Crook had treated the Apache leader not as a murderer, which is how whites tended to view him, but as a prisoner of war who’d been fighting to defend his own land and his own people. In other words, as a person with rights. But as Geronimo resumed his depredations in the Southwest, those higher up in the chain of command grew impatient -- including new President Grover Cleveland, who expressed the hope that Geronimo would be hanged.

The upshot was that Army Chief of Staff Sherman and Gen. Phil Sheridan -- Crook’s ranking officers in the West, as they had been in the Civil War -- relieved Crook of his command. He was replaced with Gen. Nelson A. Miles, a longtime Crook rival in the Army, and a less sympathetic and sentimental officer.

Yet, even Miles couldn’t help but be impressed when he came face to face with the famed Apache warrior after Geronimo surrendered for the last time in 1886.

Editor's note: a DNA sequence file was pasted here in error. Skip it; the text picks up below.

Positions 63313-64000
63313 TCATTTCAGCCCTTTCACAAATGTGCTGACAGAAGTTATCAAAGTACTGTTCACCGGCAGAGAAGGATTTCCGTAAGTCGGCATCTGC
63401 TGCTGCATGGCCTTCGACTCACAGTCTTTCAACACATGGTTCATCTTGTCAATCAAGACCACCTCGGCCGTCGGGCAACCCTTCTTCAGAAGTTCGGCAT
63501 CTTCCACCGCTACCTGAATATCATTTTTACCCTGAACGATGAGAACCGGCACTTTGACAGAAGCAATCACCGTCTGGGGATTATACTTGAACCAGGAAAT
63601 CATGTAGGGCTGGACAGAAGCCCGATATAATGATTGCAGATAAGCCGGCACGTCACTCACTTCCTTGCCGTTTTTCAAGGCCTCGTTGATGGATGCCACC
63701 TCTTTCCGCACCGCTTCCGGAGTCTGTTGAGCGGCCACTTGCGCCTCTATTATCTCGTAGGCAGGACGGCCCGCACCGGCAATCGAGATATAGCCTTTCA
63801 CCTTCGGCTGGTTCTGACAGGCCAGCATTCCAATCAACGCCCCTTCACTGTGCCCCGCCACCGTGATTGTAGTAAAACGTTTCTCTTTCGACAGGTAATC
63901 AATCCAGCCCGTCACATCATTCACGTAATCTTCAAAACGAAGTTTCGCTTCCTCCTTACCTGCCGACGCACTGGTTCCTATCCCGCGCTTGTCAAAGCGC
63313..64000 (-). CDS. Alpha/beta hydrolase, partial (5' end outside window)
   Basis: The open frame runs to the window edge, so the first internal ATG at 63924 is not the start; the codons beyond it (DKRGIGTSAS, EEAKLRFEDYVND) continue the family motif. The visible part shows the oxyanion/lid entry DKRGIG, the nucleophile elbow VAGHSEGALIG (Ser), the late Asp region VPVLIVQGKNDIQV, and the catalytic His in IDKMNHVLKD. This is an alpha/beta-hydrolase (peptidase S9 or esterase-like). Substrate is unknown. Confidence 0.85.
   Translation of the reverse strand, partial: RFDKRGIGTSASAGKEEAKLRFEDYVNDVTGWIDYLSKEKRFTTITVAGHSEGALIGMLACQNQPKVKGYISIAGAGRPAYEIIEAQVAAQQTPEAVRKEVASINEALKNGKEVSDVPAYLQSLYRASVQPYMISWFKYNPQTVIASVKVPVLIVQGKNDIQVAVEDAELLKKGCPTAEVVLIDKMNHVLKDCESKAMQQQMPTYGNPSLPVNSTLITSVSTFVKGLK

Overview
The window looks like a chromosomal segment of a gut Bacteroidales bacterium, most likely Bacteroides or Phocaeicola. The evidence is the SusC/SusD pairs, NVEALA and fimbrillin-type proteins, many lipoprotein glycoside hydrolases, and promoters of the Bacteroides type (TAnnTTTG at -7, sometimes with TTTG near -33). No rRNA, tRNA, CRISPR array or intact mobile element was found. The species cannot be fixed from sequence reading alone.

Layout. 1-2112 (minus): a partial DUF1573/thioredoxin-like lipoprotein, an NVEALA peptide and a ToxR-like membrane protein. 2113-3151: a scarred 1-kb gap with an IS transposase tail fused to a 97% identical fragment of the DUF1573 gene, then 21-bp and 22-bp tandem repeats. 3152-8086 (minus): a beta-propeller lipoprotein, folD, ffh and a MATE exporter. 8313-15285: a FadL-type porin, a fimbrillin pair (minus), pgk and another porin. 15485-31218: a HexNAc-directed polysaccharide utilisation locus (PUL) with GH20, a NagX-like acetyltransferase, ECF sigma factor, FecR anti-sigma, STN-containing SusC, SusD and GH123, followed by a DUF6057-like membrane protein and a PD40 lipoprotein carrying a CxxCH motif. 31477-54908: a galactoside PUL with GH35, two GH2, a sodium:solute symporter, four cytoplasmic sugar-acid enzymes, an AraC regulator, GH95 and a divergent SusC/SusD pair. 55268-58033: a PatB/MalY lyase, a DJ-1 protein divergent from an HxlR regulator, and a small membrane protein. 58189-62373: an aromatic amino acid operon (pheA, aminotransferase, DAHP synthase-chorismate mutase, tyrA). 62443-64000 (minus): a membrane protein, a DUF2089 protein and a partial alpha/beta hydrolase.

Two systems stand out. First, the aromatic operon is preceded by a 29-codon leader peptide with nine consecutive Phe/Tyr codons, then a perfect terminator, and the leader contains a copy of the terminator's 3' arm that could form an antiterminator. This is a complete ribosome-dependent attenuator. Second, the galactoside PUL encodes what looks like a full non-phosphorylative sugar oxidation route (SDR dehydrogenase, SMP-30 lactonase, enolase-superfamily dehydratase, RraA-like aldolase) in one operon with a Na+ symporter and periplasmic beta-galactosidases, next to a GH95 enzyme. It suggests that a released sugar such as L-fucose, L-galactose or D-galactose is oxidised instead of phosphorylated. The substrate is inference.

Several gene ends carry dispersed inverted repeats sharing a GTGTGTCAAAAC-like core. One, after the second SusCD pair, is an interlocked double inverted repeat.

“He was one of the brightest, most resolute, determined looking men I have ever encountered,” Miles wrote in his memoir. “He had the clearest, sharpest dark eyes I think I have ever seen, unless it was that of Gen. Sherman,” Miles wrote. “Every movement indicated power, energy and determination.  In everything he did, he had a purpose.”

The same could be said of George Crook, who until he drew his last breath never stopped trying to get the U.S. government to treat Apaches humanely. Upon hearing of Crook’s death in 1890, Red Cloud, the famed Sioux chief remarked, “He, at least, never lied to us.”

It sounds like faint praise, doesn’t it? Yet at that time, sad to say, this was quite a testament when coming from a red man talking about a white man. And that is today’s quote of the week. 

Carl M. Cannon 
Washington Bureau chief, RealClearPolitics
@CarlCannon (Twitter)

Carl M. Cannon is the Washington Bureau Chief for RealClearPolitics. Reach him on Twitter @CarlCannon.